Turkey and Armenia ease tensions while Russia distracted by Ukraine war

Turkey and Armenia ease tensions while Russia distracted by Ukraine war

Turkey is improving ties with Armenia while its ally Russia is distracted by its war in Ukraine.

Turkey and Armenia agreed to a normalisation process last year and there has been consistent progress since the February invasion of Ukraine.

Foreign ministers met in March, last month cargo flights were given the all-clear albeit without a start date and now Turkey is considering an official visit to Armenia for meetings.

Emil Avdaliani of the Georgian think tank Geocase said the Ukraine war appears to have given Turkey more leeway for talks with Yerevan as a weakened Russia increasingly relies on Turkey.

Avdaliani said: “This explains the urgency with which Ankara works on improving ties with Yerevan. Much could change if Russia wins in Ukraine. It could be less tolerant of Armenia’s opening. I think we are seeing the opening of the south Caucasus. Russia will [no] longer be an exclusive leader in the region.”

A first attempt at bilateral normalisation was ditched in 1993 amid an escalation of war between Armenia and Azerbaijan. In the late 2000s “football diplomacy” involved then Turkish president Abdullah Gül visiting Yerevan to watch a football match in 2008 and then Armenian president Serzh Sargsyan watching a 2009 game in Bursa.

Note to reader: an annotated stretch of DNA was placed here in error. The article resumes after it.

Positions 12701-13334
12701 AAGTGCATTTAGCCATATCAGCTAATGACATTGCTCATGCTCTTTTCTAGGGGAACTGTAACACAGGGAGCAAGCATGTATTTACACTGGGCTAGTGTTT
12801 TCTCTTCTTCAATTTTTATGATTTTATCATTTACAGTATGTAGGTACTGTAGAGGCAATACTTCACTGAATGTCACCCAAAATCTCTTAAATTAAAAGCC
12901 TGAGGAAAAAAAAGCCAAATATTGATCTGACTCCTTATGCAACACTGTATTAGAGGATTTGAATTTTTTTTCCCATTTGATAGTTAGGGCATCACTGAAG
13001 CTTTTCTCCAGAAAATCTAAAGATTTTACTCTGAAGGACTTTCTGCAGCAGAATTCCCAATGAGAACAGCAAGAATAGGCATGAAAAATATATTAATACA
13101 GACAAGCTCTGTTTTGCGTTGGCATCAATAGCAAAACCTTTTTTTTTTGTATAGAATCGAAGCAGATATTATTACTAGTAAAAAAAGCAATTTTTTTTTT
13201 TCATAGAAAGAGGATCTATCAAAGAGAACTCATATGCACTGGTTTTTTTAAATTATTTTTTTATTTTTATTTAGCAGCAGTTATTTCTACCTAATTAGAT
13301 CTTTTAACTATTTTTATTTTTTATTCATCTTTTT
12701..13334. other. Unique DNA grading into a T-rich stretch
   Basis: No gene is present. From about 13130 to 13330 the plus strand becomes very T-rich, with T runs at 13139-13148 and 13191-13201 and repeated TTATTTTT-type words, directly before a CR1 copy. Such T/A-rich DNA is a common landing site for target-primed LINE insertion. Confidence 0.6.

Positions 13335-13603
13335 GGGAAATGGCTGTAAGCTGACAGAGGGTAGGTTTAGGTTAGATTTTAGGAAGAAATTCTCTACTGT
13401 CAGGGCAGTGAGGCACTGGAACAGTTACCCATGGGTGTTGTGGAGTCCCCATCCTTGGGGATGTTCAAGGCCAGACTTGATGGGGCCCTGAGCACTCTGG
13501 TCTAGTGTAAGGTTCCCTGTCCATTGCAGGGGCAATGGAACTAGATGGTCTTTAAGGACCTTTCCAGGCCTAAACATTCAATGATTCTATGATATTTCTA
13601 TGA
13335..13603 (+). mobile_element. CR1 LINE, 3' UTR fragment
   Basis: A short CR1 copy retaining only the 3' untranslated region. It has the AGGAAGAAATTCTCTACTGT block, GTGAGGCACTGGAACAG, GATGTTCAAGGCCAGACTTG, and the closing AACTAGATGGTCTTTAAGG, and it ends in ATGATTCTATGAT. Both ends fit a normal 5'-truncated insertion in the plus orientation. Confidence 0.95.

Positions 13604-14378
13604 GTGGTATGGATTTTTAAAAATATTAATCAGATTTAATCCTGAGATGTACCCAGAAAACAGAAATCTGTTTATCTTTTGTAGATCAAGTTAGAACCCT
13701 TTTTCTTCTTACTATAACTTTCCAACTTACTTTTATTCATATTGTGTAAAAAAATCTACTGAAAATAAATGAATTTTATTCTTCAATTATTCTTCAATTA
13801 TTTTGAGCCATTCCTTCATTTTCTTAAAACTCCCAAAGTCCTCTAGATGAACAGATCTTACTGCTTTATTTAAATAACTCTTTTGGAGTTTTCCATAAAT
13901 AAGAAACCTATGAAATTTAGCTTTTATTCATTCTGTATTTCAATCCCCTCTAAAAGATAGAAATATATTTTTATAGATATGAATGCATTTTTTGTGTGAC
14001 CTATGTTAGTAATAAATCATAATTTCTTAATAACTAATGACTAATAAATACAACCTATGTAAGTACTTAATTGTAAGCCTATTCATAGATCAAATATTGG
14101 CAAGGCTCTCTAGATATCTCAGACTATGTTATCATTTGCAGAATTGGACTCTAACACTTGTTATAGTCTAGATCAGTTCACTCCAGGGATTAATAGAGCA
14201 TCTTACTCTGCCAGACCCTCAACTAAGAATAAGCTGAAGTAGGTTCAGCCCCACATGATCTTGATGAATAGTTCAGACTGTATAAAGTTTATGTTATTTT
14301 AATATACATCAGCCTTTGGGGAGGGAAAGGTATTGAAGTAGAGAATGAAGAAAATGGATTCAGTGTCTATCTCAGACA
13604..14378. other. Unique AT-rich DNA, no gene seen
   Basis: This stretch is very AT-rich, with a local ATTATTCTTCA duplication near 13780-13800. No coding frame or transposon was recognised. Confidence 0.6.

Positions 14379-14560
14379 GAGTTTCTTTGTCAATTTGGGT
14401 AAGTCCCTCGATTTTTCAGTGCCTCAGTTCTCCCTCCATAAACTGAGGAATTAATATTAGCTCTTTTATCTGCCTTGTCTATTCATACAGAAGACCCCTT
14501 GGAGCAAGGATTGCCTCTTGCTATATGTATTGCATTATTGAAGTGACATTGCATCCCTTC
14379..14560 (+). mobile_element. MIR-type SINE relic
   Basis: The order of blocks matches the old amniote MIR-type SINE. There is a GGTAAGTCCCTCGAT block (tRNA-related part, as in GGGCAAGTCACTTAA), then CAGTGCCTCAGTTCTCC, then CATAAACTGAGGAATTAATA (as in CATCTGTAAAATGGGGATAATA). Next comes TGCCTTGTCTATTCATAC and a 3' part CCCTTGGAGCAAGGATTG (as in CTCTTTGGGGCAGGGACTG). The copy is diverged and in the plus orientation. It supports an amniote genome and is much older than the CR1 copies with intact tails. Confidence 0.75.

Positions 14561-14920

Turkish President Recep Tayyip Erdogan has sought to mediate since Russia invaded Ukraine in February.

Turkey has not yet sanctioned Russia and continues to buy Russian gas.

Russia accounted for 16 per cent of Turkey’s imports in June, Ankara’s largest source of goods, according to Turkey’s authorities.

But Russia and Turkey back opposing sides in Syria and over the disputed region of Nagorno-Karabakh. The mountainous region is home to tens of thousands of ethnic Armenians but is internationally recognised as Azerbaijan’s territory. Turkey backs Azerbaijan and Russia supports Armenia with alliances following religious divides.

A 44-day war over Nagorno-Karabakh began in September 2020 and saw the first high-profile deployment of Turkish Bayraktar drones. The drones have since played a vital role in Libya, Syria, Ethiopia and, most famously, on the Ukrainian side since the February invasion.

Pressure from Azerbaijan ended earlier diplomatic efforts while its conflict with Armenia was unresolved. But since its crushing victory in 2020, Azerbaijan has retracted its objections to normalisation.

Nagorno-Karabakh has seen recent escalations in tensions with clashes breaking out. Three soldiers were reportedly killed this month.

A normalisation of economic ties with Armenia would boost Turkey’s trade with the wider region and benefit Turkey’s impoverished northeastern region.

Improved bilateral relations with Armenia could open eastern Turkey up to more tourism. Picture credit: Wikimedia 

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